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Rivera v. Stirling

United States District Court, D. South Carolina

September 12, 2018

Kenneth Syncere Rivera, #318979, a/k/a Kenneth D. Rivera, a/k/a Kenneth Rivera, Plaintiff,
v.
Bryan P. Stirling, South Carolina Department of Corrections, Defendants.

          REPORT AND RECOMMENDATION

         Plaintiff, a state prisoner proceeding pro se, brings this civil action pursuant to 42 U.S.C. § 1983 against Defendants. He files this action requesting leave to proceed in forma pauperis under 28 U.S.C. § 1915. Pursuant to 28 U.S.C. § 636(b)(1), and Local Civil Rule 73.02(B)(2)(e) (D.S.C.), the United States Magistrate Judge is authorized to review all pretrial matters in such pro se cases and to submit findings and recommendations to the district court. See 28 U.S.C. §§ 1915(e); 1915A (as soon as possible after docketing, district courts should review prisoner cases to determine whether they are subject to summary dismissal). Upon careful review of the record, including a review of Plaintiff's litigation history, the undersigned recommends that Plaintiff's motion for leave to proceed in forma pauperis be denied and that the Complaint be dismissed unless Plaintiff timely pays the full filing fee.

         BACKGROUND

         Plaintiff is an inmate in the custody of the South Carolina Department of Corrections (“SCDC”) and is presently incarcerated at the Broad River Correctional Institution, in Columbia, South Carolina. Plaintiff commenced this civil rights action by filing a complaint pursuant to 42 U.S.C. § 1983, which was entered on August 17, 2018, making various allegations concerning the conditions of his confinement. [Doc. 1.] Plaintiff seeks monetary relief. [Id. at 5.]

         DISCUSSION

         Plaintiff is subject to the “three strikes” rule of the Prison Litigation Reform Act (“PLRA”) of 1996. The three strikes rule, codified at 28 U.S.C. § 1915(g) provides:

In no event shall a prisoner bring a civil action or appeal a judgment in a civil action or proceeding under this section if the prisoner has, on 3 or more prior occasions, while incarcerated or detained in any facility, brought an action or appeal in a court of the United States that was dismissed on the grounds that it is frivolous, malicious, or fails to state a claim upon which relief may be granted, unless the prisoner is under imminent danger of serious physical injury.

28 U.S.C. § 1915(g). The PLRA's three strikes rule operates to bar prisoners, such as Plaintiff, who have filed prior frivolous litigation in a federal court, from pursuing certain types of federal civil litigation without prepayment of the filing fee. To avoid application of 28 U.S.C. § 1915(g), a prisoner must prepay the filing fee in full. However, Plaintiff should be aware that all civil lawsuits brought by prisoners seeking relief from a governmental entity, officer, or employee are subject to screening pursuant to 28 U.S.C. § 1915A, even those lawsuits in which the full filing fee is paid at the time of filing. See Green v. Young, 454 F.3d 405, 407 (4th Cir. 2006).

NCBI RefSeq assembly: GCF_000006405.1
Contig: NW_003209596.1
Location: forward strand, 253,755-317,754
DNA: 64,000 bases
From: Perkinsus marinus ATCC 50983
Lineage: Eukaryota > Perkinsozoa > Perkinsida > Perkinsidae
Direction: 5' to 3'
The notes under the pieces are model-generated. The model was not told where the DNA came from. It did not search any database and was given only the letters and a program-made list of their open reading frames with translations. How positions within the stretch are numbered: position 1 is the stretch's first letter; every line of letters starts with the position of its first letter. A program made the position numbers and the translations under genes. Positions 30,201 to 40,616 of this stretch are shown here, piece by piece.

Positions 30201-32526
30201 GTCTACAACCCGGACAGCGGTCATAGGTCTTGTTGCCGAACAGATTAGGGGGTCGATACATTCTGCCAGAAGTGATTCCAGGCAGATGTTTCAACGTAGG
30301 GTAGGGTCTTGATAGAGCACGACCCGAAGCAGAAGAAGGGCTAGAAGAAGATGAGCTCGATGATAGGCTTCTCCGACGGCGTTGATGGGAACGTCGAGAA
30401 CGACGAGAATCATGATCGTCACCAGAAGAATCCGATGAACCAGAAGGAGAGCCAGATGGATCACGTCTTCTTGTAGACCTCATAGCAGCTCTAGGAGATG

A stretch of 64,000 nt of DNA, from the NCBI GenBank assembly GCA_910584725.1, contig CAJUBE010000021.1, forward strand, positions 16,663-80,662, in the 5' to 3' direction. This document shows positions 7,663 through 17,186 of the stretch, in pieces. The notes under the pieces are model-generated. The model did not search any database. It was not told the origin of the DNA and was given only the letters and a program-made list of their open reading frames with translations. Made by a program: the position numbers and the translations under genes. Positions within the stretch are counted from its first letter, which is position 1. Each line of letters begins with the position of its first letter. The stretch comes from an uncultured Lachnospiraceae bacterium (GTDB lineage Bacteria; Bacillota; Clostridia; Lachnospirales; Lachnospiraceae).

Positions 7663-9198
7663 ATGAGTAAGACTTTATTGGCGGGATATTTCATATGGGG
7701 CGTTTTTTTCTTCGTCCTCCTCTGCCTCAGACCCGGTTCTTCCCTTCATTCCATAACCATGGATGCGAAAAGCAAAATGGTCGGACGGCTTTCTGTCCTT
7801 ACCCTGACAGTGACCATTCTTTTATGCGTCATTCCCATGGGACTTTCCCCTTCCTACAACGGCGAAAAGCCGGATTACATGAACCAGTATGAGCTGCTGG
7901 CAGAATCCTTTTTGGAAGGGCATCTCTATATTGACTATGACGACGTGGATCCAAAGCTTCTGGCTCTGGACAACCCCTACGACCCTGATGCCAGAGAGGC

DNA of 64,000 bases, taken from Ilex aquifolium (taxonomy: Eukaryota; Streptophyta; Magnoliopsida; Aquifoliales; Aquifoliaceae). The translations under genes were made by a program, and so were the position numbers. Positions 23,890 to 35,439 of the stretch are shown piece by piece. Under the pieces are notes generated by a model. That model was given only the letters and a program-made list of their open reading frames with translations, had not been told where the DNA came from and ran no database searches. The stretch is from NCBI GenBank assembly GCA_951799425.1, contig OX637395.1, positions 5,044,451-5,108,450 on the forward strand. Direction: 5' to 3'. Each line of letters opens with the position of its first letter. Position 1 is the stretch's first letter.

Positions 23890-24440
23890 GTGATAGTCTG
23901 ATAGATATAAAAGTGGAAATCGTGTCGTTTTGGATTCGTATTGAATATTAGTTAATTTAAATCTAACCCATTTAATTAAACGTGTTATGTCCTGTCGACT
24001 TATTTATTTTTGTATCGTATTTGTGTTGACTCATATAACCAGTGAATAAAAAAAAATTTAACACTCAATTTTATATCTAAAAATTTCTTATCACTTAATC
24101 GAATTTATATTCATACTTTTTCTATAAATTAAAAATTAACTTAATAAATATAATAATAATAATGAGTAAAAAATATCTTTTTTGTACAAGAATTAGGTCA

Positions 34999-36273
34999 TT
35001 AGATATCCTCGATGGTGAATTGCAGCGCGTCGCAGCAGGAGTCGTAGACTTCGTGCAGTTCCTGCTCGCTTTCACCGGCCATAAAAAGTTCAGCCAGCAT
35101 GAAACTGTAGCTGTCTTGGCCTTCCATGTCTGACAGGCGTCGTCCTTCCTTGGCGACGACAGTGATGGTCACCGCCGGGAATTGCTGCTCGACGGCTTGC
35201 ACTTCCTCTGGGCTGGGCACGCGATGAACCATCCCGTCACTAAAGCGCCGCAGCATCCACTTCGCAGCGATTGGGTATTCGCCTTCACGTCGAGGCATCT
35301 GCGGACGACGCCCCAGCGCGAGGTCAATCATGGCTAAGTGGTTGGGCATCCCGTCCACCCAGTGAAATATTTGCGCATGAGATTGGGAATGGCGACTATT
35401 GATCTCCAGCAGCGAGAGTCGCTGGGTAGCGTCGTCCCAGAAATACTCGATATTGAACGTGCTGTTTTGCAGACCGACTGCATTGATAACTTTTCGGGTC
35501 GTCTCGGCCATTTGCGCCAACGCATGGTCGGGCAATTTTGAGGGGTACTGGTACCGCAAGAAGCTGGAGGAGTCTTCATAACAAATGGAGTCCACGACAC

This Court takes judicial notice of the Order filed in Rivera v. Stirling, No. 8:16-cv-481-JMC, Doc. 14 (D.S.C. Aug. 9, 2016). In that Order, the Court noted that Plaintiff had filed at least twenty cases in federal court over the preceeding four years and found that Plaintiff had accumulated at least three strikes pursuant to 28 U.S.C. § 1915(g). Id.; see also Colonial Penn Ins. Co. v. Coil, 887 F.2d 1236, 1239 (4th Cir. 1989) (“We note that ‘the most frequent use of judicial notice is in noticing the content of court records.'”). As such, the three strikes rule of the PLRA applies to Plaintiff.

         In light of his prior strikes, Plaintiff cannot proceed with the instant Complaint unless his claim satisfies the exception for imminent danger of serious physical injury provided by the three strikes rule. See 28 U.S.C. § 1915(g); Torres v. O'Quinn, 612 F.3d 237, 246 (4th Cir. 2010). Upon review of the Complaint, Plaintiff's claims in this action do not satisfy the § 1915(g) exception to proceed in forma pauperis because Plaintiff does allege that he is in imminent danger of serious physical injury.[*]

         Therefore, in order for Plaintiff to proceed with this Complaint, Plaintiff must pay the full filing fee. Effective May 1, 2013, the Judicial Conference of the United States raised the filing fee for a civil case. The filing fee (set by the Congress and the Judicial Conference of the United States) for a non-habeas civil action is now four hundred dollars ($400). If Plaintiff timely pays the filing fee, the Complaint will then be subject to review by the undersigned to determine if service of process should be authorized.

         RECOMMENDATION

         It is recommended that Plaintiff's motion for leave to proceed in forma pauperis [Doc. 7] be DENIED. It is further recommended that Plaintiff be given twenty-one (21) days from the date the United States District Judge rules on this Report and Recommendation to pay the filing fee of four hundred dollars ($400), and that the Office of the Clerk of Court withhold entry of judgment until such time expires. If Plaintiff fails to pay the filing fee within the specified time period, it is further recommended that the District Court enter an order dismissing the Complaint without prejudice under the three strikes rule of 28 U.S.C. § 1915(g), and that the Clerk enter the required final judgment at the close of the 21-day period permitted for payment of the filing fee. Plaintiff's attention is directed to the important notice on the next page.

         IT IS SO RECOMMENDED.

         Notice of Right to File Objections to Report ...


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